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An asteroid named Apophis after the ancient Egyptian god of chaos is gaining speed and could crash into Earth in just under 50 years. Brilliant.
Astronomers at the University of Hawai'i say the asteroid is picking up speed due to non-uniform radiation.
Dave Tholen, one of the astronomers, explained to Gizmodo: "Light radiated from a body gives that body a tiny, tiny push. The warmer side of an asteroid pushes a little harder than the cooler side because the warmer side emits more light (at invisible infrared wavelengths), so there is a net non-gravitational force acting on the body.
"It's such a tiny force that it's not noticeable for larger objects, but the smaller the object, the easier it is to detect the effect."
It was previously thought there was no chance of the asteroid hitting Earth, but scientists now believe it could strike on 12 April 2068. Least we've all got a chance to get our affairs in order.
Tholen said: "The new observations we obtained with the Subaru telescope earlier this year were good enough to reveal the Yarkovsky acceleration of Apophis, and they show that the asteroid is drifting away from a purely gravitational orbit by about 170 meters per year, which is enough to keep the 2068 impact scenario in play."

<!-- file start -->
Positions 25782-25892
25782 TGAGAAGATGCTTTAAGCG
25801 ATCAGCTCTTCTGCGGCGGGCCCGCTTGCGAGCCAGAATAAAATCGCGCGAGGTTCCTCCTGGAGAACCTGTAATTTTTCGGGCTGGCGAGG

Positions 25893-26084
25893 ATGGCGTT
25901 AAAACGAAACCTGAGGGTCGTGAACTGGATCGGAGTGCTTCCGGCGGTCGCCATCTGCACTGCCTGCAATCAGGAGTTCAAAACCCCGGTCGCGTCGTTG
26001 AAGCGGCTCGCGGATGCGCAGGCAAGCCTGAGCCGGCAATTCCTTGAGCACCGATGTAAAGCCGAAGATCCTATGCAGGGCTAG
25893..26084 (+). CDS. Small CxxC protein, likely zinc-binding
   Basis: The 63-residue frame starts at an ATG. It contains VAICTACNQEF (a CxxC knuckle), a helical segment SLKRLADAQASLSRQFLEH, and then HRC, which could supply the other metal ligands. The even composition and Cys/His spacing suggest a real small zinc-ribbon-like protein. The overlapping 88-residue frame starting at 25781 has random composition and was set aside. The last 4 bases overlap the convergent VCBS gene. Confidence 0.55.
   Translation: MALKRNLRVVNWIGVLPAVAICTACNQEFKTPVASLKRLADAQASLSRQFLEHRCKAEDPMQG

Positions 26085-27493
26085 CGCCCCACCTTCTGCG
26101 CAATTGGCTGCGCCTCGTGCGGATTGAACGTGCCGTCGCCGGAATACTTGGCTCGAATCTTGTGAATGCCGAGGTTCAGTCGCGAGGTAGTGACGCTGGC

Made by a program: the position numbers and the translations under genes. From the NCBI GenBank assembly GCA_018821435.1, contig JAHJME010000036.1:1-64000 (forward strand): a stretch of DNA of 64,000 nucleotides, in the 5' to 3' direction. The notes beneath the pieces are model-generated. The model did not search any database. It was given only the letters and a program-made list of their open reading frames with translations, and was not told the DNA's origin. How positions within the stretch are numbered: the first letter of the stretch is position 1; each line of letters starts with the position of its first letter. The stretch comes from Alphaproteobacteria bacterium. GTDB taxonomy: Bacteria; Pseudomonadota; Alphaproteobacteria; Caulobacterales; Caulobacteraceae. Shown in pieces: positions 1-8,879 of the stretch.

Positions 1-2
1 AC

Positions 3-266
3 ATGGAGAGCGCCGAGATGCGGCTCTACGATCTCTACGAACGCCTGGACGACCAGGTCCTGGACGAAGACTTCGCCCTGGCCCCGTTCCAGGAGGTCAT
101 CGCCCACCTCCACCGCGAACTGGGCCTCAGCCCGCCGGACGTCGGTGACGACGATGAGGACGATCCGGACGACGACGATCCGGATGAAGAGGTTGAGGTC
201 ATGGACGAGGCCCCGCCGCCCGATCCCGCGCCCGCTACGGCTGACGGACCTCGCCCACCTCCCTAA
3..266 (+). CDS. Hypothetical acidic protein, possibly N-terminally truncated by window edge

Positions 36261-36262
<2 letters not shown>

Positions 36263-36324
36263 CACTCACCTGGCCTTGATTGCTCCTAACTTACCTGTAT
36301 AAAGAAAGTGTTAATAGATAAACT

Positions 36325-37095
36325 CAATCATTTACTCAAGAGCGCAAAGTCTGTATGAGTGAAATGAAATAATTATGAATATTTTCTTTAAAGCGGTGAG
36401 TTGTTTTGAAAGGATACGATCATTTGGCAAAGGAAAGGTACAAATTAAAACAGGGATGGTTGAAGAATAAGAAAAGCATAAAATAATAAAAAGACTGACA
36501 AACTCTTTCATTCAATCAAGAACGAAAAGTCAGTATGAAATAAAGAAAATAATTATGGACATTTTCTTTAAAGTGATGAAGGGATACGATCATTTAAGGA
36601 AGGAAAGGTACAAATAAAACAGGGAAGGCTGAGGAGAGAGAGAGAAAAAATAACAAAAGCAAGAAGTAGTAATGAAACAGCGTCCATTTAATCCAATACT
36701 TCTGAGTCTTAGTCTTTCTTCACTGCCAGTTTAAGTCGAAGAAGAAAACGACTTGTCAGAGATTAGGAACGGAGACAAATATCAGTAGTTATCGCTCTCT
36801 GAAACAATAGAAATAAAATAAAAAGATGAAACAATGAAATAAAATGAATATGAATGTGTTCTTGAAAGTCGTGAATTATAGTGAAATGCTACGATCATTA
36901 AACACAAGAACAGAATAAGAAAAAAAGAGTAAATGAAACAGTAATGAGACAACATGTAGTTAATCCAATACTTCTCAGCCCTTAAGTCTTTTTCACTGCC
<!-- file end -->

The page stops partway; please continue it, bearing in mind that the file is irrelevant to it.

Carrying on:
The asteroid has since been placed as the third highest threat on NASA's 'Risk Table' of objects which could potentially impact with Earth.
The chances of the asteroid hitting Earth are around 150,000 to one (according to the Palermo Technical Impact Hazard Scale), but Tholen told the news outlet it's actually closer to 530,000 to one because of the 'Yarkovsky effect'.
Experts say further observations need to be done to understand the Yarkovsky effect and how it will impact the asteroid.
And before you worry too much, scientists are planning to know 'well before 2068 if there's any chance of impact'. Well, that's a relief.
Apophis, which is 1,120-foot-wide (340-meter), was first spotted back in 2004 by astronomers at the Kitt Peak National Observatory in Arizona and its movements have been tracked ever since.
Tholen and his colleagues told Gizmodo observations made with the Subaru telescope earlier this year allowed them to 'measure the position of the asteroid to a precision of about twice the size of the asteroid itself'.
He added: "Apophis is roughly 300 meters in diameter, and we measured the position to about 700 meters, even though we were something like 70 million kilometers from the object."
The asteroid is said to contain nickel and iron, and radar images appear to show it has two 'lobes' on either end, making it look slightly peanut-shaped.
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